Those in programs of recovery from drugs and alcohol have no doubt heard this expression. For a while I thought I was alone in thinking that it was dreck. Now I know I’m not.

Religion is more than seeking a spiritual experience – it is a way to structure life around the search for deeper connections to the world, to each other, and to a sacred reality. With the vast options for religious structure in the world, spirituality without a religious structure doesn’t own the market on coming out of hellish and torturous experience.

Archbishop Rowan Williams made a not-too-startling admission that Britain has become “post-Christian.” The facts seem to support his claim:

  • 56% consider Britain Christian where the remainder either consider it non-religious or are not sure.
  • 38% of those who consider themselves Christian do not practice regularly.
  • More Christians feel threatened to talk publicly about their beliefs.

None of this is all of that new. Steve Bruce (2002) argued this trend and its implications:

“Our critics might gloss our work as predicting the imminent disappearance of religion, but this is not our view. Our case can be summarized as saying that religion diminishes in social significance, becomes increasingly privatized, and losses personal social salience except where it finds work to do other than relating individuals to the supernatural” (p. 30).

Similarly Grace Davie (2002) argues that while Europe is seeing a decline not only in the practice of Christianity but in religion in general, this is an exceptional case when compared to the United States, Latin America, Africa, and the Far East.

“In short, many Europeans have ceased to connect with their religious institutions in any active sense, but they have not abandoned, so far, either their deep-seated religious aspirations or (in many cases) a latent sense of belonging” (p. 8).

While the condition of these “deep-seated religious aspirations” seems to be failing in health, the personal connection of religious belief to institutions also looks unhealthy not only in Britain and Europe, but also in the US. What remains is the desire for connection to a sense of belonging and meaning.

However, maybe Bruce is wrong. Maybe there is another salience to religion other than a connection to the supernatural. David Putnam (2000) argued that while our social connections have lost value, they are still vital to a happy and good-natured society. It’s more likely that the value of these connections is something we continue hold dearly, but we no longer know where to find it. If so, existing networks can, and should, be reconfigured to create space to recoup the value of social connections. Religion is one structure that can continue to provide a function to cultivate the value of deep connections to each other, the world, and deeper meaning.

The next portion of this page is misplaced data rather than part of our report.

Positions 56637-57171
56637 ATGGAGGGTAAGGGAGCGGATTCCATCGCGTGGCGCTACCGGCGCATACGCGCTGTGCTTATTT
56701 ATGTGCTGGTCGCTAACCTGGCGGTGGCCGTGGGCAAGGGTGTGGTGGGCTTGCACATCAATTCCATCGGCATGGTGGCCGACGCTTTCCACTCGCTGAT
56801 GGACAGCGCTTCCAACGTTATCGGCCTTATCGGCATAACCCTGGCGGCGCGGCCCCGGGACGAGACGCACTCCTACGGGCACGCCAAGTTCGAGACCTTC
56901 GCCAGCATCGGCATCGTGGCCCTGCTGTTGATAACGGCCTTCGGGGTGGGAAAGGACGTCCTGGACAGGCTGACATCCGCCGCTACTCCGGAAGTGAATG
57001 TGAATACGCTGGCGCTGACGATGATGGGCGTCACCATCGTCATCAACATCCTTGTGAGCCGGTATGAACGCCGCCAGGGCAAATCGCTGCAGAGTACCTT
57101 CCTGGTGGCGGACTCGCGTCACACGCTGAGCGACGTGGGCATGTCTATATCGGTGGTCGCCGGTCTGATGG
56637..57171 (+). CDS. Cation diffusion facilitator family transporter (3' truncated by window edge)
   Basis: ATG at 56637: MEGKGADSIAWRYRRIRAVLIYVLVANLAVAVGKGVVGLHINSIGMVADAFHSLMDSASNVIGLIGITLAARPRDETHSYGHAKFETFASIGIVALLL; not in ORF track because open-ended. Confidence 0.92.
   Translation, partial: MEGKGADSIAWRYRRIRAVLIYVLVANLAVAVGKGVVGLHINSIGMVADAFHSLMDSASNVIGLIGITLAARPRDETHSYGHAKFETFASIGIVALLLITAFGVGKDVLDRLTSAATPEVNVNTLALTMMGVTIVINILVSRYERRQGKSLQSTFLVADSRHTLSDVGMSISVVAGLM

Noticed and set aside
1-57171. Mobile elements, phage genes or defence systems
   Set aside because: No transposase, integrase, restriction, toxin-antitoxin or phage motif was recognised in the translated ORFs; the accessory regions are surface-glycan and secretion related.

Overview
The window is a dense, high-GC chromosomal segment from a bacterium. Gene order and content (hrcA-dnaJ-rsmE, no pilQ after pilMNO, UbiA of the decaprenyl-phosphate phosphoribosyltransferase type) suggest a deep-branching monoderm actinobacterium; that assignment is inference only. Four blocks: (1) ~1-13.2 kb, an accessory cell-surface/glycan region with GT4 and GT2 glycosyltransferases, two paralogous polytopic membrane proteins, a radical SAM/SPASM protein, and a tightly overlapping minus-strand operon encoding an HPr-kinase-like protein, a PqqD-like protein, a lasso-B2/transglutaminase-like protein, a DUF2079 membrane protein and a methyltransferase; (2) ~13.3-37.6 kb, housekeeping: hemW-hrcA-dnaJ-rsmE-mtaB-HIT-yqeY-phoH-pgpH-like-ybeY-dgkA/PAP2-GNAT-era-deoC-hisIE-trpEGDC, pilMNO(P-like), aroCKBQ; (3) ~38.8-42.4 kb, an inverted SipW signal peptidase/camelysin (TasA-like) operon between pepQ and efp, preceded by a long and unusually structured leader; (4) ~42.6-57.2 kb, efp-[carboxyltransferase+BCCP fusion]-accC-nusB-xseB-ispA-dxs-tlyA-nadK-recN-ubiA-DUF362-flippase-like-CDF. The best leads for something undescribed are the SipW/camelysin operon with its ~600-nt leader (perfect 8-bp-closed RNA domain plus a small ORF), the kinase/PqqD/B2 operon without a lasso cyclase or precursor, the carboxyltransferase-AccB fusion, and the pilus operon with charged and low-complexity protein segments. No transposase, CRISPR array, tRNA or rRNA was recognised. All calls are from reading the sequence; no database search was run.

As Christina Patterson from the Guardian writes:

“There is a place to go when we don’t have the words. There’s a calm, quiet peaceful place where someone else will supply the words when your heart is too full and your mind is too weary to come up with words of your own. There’s a place that will give us the solace of ritual. Human beings have always needed ritual. And the rituals we’ve developed in our still-quite-Christian country are on offer to everyone, and make almost no demands.”

There is a value to social connections, ways to structure our beliefs, and space to explore deeper questions about life without fear or threat. Much of religion today may over-value an intentional lack of structure. But what people seem to need most is a safe place to structure their experience of being together.

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Sources

Bruce, S. (2002). God is dead: Secularization in the west. Malden, Mass: Blackwell Publishers.

Davie, G. (2002). Europe: The exceptional case : Parameters of faith in the modern world. London: Darton Longman & Todd.

Putnam, R. D. (2000). Bowling alone: The collapse and revival of american community. New York: Simon & Schuster.

Palin Pisses on Baptism

“Therefore we were buried with Him through baptism into death, that just as Christ was raised from the dead by the glory of the Father, even so we also should walk in newness of life.” – Romans 6:4

Suggesting or pronouncing that baptism is a form of torture sounds absurd at best and down right heretical from most theological positions among Christians. In fact, I am not sure if it has been said in the modern age.